Pulitzer Prize-winning columnist Art Buchwald has died.
Times Union Editor at Large Harry Rosenfeld, who worked with Buchwald at both the International Herald Tribune and the Washington Post (where he got to know him better) told me this morning that Buchwald “was both funny and insightful, and he knew how to pull things together.” He marveled at how his colleague could have been successful for so many years, and called him one of those rare individuals who pulled himself up in the world. Rosenfeld credited that to his ability to be funny which, Rosenfeld said, isn’t easy to do three times a week. Rosenfeld described a man who became so successful that he made himself a prominent figure in Washington, where he would be invited to speak at major events and have the audience comfortably laughing long enough for him to then make a serious and insightful point. Buchwald had lived a good life, and he fought his illnesses to the end.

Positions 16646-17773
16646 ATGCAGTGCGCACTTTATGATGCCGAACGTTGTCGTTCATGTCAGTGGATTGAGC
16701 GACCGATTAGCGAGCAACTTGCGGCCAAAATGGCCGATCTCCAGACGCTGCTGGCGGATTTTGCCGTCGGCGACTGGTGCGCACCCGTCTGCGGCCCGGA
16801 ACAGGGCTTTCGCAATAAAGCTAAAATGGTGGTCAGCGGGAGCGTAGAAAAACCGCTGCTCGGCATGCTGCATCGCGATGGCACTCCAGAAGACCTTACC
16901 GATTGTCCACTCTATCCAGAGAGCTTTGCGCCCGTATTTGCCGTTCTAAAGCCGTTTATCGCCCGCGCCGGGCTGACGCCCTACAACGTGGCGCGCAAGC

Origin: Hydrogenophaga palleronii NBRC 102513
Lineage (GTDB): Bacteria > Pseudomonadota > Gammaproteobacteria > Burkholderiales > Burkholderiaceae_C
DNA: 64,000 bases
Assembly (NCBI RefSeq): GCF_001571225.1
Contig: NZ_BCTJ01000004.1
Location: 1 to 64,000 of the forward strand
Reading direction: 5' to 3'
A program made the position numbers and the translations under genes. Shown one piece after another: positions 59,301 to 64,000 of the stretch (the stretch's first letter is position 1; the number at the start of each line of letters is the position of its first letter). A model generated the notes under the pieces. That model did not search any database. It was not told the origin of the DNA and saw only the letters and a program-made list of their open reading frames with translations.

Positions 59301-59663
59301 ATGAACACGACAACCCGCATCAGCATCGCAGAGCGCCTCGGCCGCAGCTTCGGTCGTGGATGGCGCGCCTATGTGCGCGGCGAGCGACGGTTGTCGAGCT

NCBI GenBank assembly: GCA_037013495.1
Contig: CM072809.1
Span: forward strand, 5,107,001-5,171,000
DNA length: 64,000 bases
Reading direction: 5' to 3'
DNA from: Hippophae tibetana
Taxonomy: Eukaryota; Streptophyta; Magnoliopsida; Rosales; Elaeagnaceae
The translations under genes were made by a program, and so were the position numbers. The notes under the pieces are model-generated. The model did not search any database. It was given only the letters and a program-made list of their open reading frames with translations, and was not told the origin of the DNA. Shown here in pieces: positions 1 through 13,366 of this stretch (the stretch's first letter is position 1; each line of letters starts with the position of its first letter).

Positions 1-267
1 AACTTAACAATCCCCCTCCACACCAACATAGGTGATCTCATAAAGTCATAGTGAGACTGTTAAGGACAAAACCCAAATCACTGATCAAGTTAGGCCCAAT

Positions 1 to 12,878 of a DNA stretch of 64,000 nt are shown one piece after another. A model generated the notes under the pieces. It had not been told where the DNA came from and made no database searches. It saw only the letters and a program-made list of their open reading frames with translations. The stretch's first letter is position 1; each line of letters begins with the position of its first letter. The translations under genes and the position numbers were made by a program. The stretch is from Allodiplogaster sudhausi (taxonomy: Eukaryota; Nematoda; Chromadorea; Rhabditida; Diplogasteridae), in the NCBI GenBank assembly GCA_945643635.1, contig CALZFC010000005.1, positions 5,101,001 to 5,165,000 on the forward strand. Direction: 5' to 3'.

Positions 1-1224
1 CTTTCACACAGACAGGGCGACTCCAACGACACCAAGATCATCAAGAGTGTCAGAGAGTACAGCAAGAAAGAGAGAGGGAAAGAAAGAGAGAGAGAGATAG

Here’s a bit from the obit from the Washington Post:
Art Buchwald, 81, the newspaper humor columnist for more than a half-century who found new comic material in the issues that come up at the end of life, died of kidney failure last night at his son’s home in Washington, his family announced today.
Buchwald, an owlish, cigar-chomping extrovert, zinged the high, mighty and humor-challenged. His column, syndicated to more than 550 newspapers at one point, won the Pulitzer Prize for commentary in 1982. He also published more than 30 books.
The NYTimes has a video obit here (registration may be required).